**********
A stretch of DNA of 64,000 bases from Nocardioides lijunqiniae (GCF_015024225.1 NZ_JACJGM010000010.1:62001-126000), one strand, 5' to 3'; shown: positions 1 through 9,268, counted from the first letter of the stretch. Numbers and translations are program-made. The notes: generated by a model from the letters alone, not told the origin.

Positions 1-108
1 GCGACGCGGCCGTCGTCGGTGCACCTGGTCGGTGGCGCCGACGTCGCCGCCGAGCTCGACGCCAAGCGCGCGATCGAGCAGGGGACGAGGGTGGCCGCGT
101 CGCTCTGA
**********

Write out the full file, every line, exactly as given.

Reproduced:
A stretch of DNA of 64,000 bases from Nocardioides lijunqiniae (GCF_015024225.1 NZ_JACJGM010000010.1:62001-126000), one strand, 5' to 3'; shown: positions 1 through 9,268, counted from the first letter of the stretch. Numbers and translations are program-made. The notes: generated by a model from the letters alone, not told the origin.

Positions 1-108
1 GCGACGCGGCCGTCGTCGGTGCACCTGGTCGGTGGCGCCGACGTCGCCGCCGAGCTCGACGCCAAGCGCGCGATCGAGCAGGGGACGAGGGTGGCCGCGT
101 CGCTCTGA